276 F2d 324 United States Townsend v. G Sain

276 F.2d 324

UNITED STATES of America ex rel. Charles TOWNSEND, Petitioner-Appellant,
Frank G. SAIN, sheriff of Cook county, Illinois, and Jack Johnson, warden of the Cook county jail, Respondents-Appellees.

No. 12759.

United States Court of Appeals Seventh Circuit.

April 7, 1960.

George N. Leighton, Chicago, Ill., for appellant.

Francis X. Riley, Asst. State's Atty., Chicago Ill., Benjamin S. Adamowski, State's Atty., Cook County, Ill., Chicago, Ill., for appellees.

Before HASTINGS, Chief Judge, SCHNACKENBERG, Circuit Judge, and GRUBB, District Judge.



On December 12, 1958, Charles Townsend filed a petition for habeas corpus in the district court, naming Frank G. Sain, sheriff of Cook county, Illinois, and Jack Johnson, warden of Cook county jail, as respondents. Petitioner was at that time awaiting execution in said jail, pursuant to a judgment of the criminal court of said county, convicting him of murder. The conviction had been affirmed by the Illinois Supreme Court, People v. Townsend, 11 Ill.2d 30, 141 N.E.2d 729.


Petitioner prayed for the district court to grant him a full hearing and that orders be entered setting aside his conviction and the judgment and sentence imposed upon him, ordering a new trial, and for general relief.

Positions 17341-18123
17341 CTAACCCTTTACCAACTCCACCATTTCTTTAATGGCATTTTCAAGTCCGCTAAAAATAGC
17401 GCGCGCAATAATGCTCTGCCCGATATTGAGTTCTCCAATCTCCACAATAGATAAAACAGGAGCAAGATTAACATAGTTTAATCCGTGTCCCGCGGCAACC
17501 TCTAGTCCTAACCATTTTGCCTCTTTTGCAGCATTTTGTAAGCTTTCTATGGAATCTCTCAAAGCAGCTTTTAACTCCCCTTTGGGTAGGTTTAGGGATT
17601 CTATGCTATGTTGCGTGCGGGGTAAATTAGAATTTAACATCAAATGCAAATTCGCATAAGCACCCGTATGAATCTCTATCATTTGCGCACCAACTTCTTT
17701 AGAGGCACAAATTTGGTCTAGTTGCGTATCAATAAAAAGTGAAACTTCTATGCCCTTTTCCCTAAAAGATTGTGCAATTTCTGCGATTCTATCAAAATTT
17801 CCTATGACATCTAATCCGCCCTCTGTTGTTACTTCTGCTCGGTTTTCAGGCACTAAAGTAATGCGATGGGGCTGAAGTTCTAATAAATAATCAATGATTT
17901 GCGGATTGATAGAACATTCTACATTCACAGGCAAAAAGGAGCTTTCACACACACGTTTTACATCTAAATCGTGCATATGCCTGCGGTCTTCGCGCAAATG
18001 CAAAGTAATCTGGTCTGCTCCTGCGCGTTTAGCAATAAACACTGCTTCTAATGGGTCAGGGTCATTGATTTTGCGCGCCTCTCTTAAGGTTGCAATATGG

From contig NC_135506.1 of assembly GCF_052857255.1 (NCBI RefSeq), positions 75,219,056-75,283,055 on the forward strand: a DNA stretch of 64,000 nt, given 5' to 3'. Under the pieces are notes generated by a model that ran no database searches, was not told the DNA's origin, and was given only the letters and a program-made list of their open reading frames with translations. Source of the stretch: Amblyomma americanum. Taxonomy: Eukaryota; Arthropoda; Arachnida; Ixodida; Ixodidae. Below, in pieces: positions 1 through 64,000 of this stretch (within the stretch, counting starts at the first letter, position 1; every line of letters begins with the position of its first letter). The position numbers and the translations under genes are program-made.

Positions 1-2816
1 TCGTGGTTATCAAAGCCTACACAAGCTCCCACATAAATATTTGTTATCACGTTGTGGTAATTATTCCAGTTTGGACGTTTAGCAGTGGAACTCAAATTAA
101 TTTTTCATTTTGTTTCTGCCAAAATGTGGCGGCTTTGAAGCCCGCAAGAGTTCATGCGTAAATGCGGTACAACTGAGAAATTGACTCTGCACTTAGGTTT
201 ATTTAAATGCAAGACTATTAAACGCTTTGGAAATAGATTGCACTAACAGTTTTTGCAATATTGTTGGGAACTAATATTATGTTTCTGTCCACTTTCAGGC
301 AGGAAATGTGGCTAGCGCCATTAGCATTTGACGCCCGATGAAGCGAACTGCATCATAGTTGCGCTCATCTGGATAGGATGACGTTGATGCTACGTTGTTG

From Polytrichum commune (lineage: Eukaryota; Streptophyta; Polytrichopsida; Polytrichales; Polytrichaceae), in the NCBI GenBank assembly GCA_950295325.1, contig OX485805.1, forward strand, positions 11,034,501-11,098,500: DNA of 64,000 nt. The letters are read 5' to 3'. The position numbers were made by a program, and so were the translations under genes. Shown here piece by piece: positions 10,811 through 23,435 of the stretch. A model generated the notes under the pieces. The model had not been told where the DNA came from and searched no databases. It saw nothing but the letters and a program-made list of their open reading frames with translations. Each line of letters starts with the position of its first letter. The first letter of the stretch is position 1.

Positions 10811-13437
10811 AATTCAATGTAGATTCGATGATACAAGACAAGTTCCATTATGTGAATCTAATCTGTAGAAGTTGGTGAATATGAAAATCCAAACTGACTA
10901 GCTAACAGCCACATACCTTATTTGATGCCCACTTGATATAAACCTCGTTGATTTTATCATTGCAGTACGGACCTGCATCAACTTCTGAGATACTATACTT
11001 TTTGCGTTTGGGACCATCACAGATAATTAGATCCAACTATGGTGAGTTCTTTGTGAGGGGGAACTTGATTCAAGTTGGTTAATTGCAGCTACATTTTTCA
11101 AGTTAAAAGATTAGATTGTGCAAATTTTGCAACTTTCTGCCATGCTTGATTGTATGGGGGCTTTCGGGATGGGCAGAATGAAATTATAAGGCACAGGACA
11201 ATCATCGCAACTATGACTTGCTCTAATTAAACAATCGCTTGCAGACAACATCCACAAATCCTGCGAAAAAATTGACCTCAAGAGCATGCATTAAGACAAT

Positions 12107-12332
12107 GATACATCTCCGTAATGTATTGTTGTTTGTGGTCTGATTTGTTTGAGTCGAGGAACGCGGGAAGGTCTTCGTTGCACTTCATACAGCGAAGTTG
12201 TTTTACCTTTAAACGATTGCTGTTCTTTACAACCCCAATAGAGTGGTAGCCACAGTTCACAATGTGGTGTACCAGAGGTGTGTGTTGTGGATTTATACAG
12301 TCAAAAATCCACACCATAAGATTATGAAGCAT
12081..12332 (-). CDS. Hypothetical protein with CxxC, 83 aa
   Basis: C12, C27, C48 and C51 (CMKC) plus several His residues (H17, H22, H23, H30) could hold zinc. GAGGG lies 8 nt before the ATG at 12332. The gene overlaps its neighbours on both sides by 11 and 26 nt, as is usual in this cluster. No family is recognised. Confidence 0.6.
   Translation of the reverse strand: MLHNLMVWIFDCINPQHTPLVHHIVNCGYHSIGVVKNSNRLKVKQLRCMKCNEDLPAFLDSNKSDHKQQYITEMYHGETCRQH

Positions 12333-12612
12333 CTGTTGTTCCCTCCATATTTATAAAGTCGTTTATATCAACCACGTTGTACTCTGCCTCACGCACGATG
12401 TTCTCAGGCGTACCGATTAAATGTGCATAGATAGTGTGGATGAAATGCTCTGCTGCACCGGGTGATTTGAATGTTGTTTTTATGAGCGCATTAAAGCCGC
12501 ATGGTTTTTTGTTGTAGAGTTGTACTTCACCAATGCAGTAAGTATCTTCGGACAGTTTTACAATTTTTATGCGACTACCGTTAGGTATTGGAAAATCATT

Pursuant to a rule to show cause, respondents filed an answer to the petition, incorporating the final order of the Supreme Court of Illinois in a post-conviction proceeding instituted by petitioner.


On a hearing, a record of the entire proceedings in the Illinois courts was produced and considered by the district court.1 No other evidence was offered or received in that court.


From the records of the state court proceedings, which were before the district court, appear the basic undisputed facts now related.


One evening during the middle of December, 1953, Vincent Campbell, who had known petitioner for several years, saw him at 35th street and Prairie avenue, in Chicago. Campbell asked "how he was doing" and petitioner said he was "going to make some money", and Campbell noticed that he was carrying a housebrick. Several hours later, Campbell saw petitioner in a billiard hall near 35th and Prairie, where Campbell was playing a game of billiards. Petitioner came in carrying a bag which he laid on a bench. The bag had a little tear in it and it was folded near where it was ripped. Campbell noticed that it contained a brick.


Jack Boone, 43 year-old steelworker, living with his wife and two sons, left his home at 3754 South Michigan Avenue for work, December 18, 1953. He was found later in the passageway alongside the apartment house in which he lived, with blood on the back of his head behind his right ear. He was taken shortly afterward to a hospital where he died on December 21, 1953. His wallet was discovered on December 19, 1953, in a nearby apartment building.


Except for 8 or 9 days, petitioner had been unemployed in 1953.

January 1, 1954